I've been meaning to write this review for quite a while. As I read much better than I write, I was having trouble finding the words to capture this unusual and delightful book. I read Sonnet CLV's review and thought, "why this person put my thoughts into words for me."

This story seems to take us in a time machine to pre-WWII Japan. Not only do we learn something about the US presence there and Asian history, we are caught up in a compelling mystery filled with colorful characters, twists and turns. Although this is not a time and place I may have researched, I was delighted to find myself living in it with R.L. Crossland's engrossing tale.

Great mystery - it entertains and teaches!!
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2 of 2 people found the following review helpful By Maelstrom on December 2, 2007
Format: Paperback
Jade Rooster

Captain Roger Lee Crossland, U.S. Navy Reserve (Retired). Lake Junalaska, NC: Broadsides Press, 2006. 263 pp. $17.95.

China, Japan, Korea, and the Philippines of 1913 may be unfamiliar historic or geographical venues for a complex, nautical mystery, but Jade Rooster acclimates itself and showcases a solid, captivating flair for gripping, detailed, exhilarating fiction.

The author wields a unique literary sword, with minimal feints, within an intricate labyrinth of clues and barrels of fascinating data, naval and cultural. Descriptions by clothing, language, and character of heroes (clever, intuitive Quartermaster Hobson, his buddies Oyster Pirate, Tiger Cheng, buck dancer Jackson), simpatico mudangs (shamans), and various high- and low-lifes alike, are flawless. Action and script, occasionally horrific with everything from severed heads to sperm whale intestines "up or down current like scuttlebutt," is contextually appropriate.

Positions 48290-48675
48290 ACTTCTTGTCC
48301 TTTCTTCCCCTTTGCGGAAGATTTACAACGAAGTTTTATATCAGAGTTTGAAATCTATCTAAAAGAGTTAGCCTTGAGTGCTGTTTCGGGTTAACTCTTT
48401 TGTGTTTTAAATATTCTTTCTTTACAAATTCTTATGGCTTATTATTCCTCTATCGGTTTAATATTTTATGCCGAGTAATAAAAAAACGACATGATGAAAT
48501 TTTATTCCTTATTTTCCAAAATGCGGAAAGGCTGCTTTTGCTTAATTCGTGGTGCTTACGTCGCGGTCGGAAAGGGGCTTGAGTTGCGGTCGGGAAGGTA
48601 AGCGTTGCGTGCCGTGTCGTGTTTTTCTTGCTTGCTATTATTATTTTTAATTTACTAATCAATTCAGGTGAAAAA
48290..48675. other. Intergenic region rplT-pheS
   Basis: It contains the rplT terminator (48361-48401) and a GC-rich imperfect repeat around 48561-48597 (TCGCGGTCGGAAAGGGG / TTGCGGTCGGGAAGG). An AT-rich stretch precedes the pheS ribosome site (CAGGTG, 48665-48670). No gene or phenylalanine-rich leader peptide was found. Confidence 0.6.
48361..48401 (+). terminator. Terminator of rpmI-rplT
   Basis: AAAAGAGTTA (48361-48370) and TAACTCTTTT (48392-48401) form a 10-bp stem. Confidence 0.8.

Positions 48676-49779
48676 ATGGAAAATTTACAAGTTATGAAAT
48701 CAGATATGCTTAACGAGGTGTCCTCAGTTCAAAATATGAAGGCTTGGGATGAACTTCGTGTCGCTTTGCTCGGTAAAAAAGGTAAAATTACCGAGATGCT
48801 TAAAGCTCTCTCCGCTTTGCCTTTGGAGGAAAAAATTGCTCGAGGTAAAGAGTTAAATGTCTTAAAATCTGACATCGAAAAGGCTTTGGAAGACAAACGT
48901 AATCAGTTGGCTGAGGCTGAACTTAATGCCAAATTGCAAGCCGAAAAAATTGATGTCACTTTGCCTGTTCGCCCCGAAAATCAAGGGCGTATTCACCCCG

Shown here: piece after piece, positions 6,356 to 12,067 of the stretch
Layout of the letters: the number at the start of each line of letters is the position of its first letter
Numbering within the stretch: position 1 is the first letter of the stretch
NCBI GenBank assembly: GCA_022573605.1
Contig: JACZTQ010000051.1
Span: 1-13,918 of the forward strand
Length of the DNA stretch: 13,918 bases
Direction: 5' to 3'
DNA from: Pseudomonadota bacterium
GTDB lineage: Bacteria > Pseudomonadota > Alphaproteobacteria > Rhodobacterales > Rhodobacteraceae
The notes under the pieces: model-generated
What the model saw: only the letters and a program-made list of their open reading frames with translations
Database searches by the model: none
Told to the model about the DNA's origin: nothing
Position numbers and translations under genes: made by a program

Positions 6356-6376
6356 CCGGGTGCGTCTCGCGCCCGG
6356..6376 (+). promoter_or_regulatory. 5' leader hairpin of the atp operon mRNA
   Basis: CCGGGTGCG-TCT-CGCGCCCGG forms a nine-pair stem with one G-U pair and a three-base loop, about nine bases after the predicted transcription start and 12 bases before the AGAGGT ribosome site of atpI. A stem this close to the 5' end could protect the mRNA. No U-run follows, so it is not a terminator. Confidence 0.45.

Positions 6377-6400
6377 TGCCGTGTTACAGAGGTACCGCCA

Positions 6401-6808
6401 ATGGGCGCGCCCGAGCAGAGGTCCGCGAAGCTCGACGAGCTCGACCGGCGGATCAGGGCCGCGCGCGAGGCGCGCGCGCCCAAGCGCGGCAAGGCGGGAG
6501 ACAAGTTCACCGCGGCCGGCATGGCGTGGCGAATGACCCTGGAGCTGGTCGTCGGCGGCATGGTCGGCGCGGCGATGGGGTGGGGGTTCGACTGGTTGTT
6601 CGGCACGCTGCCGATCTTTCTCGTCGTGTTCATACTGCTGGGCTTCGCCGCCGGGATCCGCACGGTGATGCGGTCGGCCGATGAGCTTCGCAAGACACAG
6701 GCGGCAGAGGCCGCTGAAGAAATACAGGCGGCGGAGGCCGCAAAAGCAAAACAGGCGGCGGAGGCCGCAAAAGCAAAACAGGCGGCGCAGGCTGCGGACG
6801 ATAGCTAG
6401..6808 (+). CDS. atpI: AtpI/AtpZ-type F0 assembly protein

Crossland's pirates/bandits/opportunists, in name or demeanor, are more Pirates of the Caribbean than the Mikado/ Penzance variety, but Wallace Beery, Popeye Doyle, Steve McQueen, and Orlando Bloom would blend-in with a theme song from Puccini by the Grateful Dead. After story-integrated brain teasing, tantalizing event and name dropping illusions, the author amiably serves up a summation of historical facts to help readers cull out the fictions.

Roosters--jade, barnyard, barques (funnels), tattoos, et al--symbolized victory during 19th and 20th centuries, teach courtesy per the Talmud, constitute the tenth sign of the Chinese Zodiac, and purportedly protect from yin energy, "the unseen world." Readers feast on plenty of that--in a challenging but eminently engaging and titillating spellbinder.

Reviewed by Alice A. Booher